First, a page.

(i) Planning, preparation, initiation or waging of a war of aggression or a war in violation of international treaties, agreements or assurances;  {Nuremberg Tribunal defined Crimes against Peace}

Gulag Friday! Six Years Of Gitmo & Binyam Mohamed Update

The American Civil Liberties Union are marking this with a renewed campaign to close down the gulag on rented Cuban land-

I pledge to join with over 550,000 ACLU members and supporters to declare that the unlawful and un-American prison at Guantánamo Bay must be closed.

I affirm my commitment to the American values of justice and liberty for all. I believe in the core values enshrined in the U.S. Constitution – that no person should be subjected to the use of torture, or cruel treatment, or indefinite and arbitrary detention. I call for the U.S. government to CLOSE GUANTÁNAMO.

Meanwhile I have had response from the UK government regarding Binyam Mohamed‘s illegal incarceration there. I wrote to David Miliband but it appears the replying duties have been passed to the Counter Terrorism Department (which sort of assumes his guilt as a terrorists does it not? Hmmm) although I prefer to think about it as the terrorism counter-

Have you got a six pack of Bin Ladens? In chrome with the rubber handles?

-You’ll have to ask at the terrorism counter, we only do insurgents and garden furniture in this department.

Do you know if they’ve got any ‘lyrical terrorists’ in?

-Do you know the product code?

Yeah, 1 9 8 4 I think.

-Tracy, do you know if they’ve got any LT84’s in? What? Oh no, they had a delivery yesterday but it was all Hizbullah & Hamas bath towels if you ask they should be able to order some.

Thank -you.

Anyway the reply went as follows-

Thank you for your email of 18 December to the Foreign Secretary about Mr Binyam Mohammed.  I have been asked to reply.

Due to significant security concerns, the US Government is not presently inclined to agree to his release and return to the UK.  We continue to discuss Mr Mohammed’s case with the US and will continue to keep your family and legal representatives appraised of any developments.

Best regards 

And it was from a Mr. Nicolas Jankowski who with a bit of googling I found is the minion who gets to answer lots of these letters and in the past has been a bit more forthright (-ish):

Nicolas Jankowski wasn’t so shy.

He wouldn’t comment on Hicks’s case because, as he reminded me, there was an appeal before the courts on the lad’s citizenship application. He then proceeded to drop a huge bucket on the entire Guantanamo Bay process, describing it as unacceptable and reminding me that Tony Blair had already said it should be closed.

He said the British Government continued to raise humanitarian concerns about detentions at Guantanamo Bay with the US authorities and would continue raising the concerns and work with the US to resolve the issues.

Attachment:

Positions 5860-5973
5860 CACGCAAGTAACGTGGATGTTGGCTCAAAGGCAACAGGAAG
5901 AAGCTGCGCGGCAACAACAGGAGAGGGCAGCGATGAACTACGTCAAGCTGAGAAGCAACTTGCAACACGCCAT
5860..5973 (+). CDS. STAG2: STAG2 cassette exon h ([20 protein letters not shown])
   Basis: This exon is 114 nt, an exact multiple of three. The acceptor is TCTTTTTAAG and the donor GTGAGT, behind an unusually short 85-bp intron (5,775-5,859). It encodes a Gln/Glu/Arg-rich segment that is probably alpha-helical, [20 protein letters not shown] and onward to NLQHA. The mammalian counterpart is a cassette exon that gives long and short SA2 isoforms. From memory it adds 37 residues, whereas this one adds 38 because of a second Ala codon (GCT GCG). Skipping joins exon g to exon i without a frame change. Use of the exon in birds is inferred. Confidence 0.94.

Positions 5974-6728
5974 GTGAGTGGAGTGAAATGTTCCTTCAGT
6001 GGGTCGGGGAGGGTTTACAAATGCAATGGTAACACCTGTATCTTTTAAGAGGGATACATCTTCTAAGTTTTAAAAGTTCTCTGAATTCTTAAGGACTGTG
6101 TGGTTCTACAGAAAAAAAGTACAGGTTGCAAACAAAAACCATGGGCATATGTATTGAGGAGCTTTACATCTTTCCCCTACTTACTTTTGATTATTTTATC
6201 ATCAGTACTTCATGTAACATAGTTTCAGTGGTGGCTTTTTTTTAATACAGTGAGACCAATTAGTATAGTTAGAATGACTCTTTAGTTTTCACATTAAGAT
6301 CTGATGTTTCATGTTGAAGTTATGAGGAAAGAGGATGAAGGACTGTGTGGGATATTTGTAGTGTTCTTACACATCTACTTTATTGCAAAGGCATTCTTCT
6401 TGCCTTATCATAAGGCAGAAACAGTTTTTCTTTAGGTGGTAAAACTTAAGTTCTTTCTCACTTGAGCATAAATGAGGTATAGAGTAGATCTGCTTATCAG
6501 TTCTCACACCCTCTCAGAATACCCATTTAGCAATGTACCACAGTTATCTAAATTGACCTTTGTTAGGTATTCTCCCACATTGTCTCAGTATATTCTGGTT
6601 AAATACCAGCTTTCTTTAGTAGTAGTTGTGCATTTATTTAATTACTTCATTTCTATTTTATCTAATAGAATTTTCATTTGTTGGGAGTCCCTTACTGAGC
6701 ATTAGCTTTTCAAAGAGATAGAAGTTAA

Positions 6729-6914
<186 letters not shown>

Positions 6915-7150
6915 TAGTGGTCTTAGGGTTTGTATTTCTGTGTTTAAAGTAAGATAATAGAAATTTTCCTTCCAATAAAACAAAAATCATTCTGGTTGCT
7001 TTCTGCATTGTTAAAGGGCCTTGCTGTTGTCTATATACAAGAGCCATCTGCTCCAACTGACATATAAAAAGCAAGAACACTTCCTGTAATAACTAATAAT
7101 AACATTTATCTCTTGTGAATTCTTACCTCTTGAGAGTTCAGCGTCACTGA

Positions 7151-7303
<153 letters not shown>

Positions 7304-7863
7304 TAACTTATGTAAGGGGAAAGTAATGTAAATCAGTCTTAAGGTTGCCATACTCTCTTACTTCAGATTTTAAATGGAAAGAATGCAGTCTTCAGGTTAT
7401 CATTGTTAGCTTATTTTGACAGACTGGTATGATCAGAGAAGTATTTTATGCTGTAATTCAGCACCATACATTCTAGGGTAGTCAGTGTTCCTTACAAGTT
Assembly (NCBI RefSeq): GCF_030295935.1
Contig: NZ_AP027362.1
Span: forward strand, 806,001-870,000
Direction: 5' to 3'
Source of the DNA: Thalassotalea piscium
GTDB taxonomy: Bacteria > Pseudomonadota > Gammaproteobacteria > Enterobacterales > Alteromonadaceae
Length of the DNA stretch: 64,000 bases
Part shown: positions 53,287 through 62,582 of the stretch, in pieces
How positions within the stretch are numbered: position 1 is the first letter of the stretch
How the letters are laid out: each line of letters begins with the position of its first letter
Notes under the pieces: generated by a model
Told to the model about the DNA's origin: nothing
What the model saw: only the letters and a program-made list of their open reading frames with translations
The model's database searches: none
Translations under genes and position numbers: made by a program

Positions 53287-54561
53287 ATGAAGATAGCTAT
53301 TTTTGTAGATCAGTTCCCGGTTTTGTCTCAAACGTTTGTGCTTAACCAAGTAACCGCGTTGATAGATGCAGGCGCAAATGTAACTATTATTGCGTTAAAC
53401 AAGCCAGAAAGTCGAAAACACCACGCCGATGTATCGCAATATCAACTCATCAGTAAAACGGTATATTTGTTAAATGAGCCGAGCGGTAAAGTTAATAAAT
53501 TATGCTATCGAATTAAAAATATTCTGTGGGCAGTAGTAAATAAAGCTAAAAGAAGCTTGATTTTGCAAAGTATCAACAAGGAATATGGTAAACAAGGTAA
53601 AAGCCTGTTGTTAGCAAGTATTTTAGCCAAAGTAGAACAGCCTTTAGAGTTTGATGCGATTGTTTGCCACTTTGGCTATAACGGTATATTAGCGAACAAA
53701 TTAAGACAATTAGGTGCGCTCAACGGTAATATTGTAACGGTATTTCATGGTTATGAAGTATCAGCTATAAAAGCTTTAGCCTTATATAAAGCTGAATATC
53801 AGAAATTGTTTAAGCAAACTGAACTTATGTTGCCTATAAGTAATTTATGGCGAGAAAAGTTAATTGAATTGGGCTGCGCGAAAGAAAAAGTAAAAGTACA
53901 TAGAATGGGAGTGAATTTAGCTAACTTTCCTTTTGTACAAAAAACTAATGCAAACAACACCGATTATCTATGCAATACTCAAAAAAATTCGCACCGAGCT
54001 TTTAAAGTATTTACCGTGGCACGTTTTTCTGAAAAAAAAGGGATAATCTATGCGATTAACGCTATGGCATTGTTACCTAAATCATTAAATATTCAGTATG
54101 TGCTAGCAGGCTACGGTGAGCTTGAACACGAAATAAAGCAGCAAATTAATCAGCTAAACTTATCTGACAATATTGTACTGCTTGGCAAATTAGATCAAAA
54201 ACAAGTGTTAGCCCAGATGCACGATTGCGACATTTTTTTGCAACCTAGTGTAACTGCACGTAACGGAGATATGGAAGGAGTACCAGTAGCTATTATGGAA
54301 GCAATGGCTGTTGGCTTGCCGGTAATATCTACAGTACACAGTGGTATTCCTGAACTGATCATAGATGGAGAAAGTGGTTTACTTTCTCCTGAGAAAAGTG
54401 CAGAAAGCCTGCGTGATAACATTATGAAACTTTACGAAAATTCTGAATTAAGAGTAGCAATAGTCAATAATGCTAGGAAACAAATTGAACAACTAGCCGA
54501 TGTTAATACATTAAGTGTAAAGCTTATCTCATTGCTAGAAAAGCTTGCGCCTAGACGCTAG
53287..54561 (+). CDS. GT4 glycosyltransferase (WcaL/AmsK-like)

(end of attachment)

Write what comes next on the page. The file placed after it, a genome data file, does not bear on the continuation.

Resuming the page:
Jankowski further pointed to the necessity of continued engagement by the US with the International Committee of the Red Cross, the United Nations and others on the issue of Guantanamo Bay. He said the British Government “noted” the assurances given by the US Government on the issue of detainee treatment more widely and quoted the confirmation of the Secretary of State, Condoleezza Rice, that the US respected the rules of international law, including the UN’s Convention on Torture.

Although still very diplomatic and erm taking Rice’s word the Bush administration respects international law? A bit like taking Peter Sutcliffe’s word he respects women. Anyways, “Due to significant security concerns, the US Government is not presently inclined to agree to his release and return to the UK.” He is so FCO, so British. But here’s the point, this ‘security’ excuse has become the cover-all brand over any and all government wrongdoing and in a democratic state it simply is not acceptable, it is a meaningless use of words to not actually give a reason while appearing to do so. It is not a justification for kidnap, torture and endless imprisonment outside of any recognised legal system. That’s pretty well much what I will write back to Nic with and he can diplomatically and wearily reply.

One thought emerges though, if a Democratic President does not end Gitmo and the other gulag/ ghost sites what do we do? I mean I know a lot of good hearted Americans are getting very caught up in the pomp and ceremony of the process to choose which millionaire pre-approved by the establishment gets to be King or Queen, and domestically a Democrat would be a nice change (less creationism in schools maybe) but in foreign -war on terror- policy I’m having a lot of trouble seeing much of a difference. What do you do when the President turns out to be the same betrayal the Democratic Congress & Senate have proved? Is it getting close to idiot cliché time -Someone who keeps doing the same thing in the same way, but expects different results? Or should that be saved for 2015 when the force in Iraq is drawn down to just 60,000 or so?

Ps. This is the address to write to Binyam Mohamed who is mentally disintegrating, the letters are delayed and even destroyed by the authorities but maybe a letter to him is more useful in some karmic sense than bothering weary civil servants who give out the same excuses for years, I don’t know-

Binyam Mohamed
ISN 1458
Camp Delta
US Naval Base Guantánamo Bay
Washington, DC 20355
USA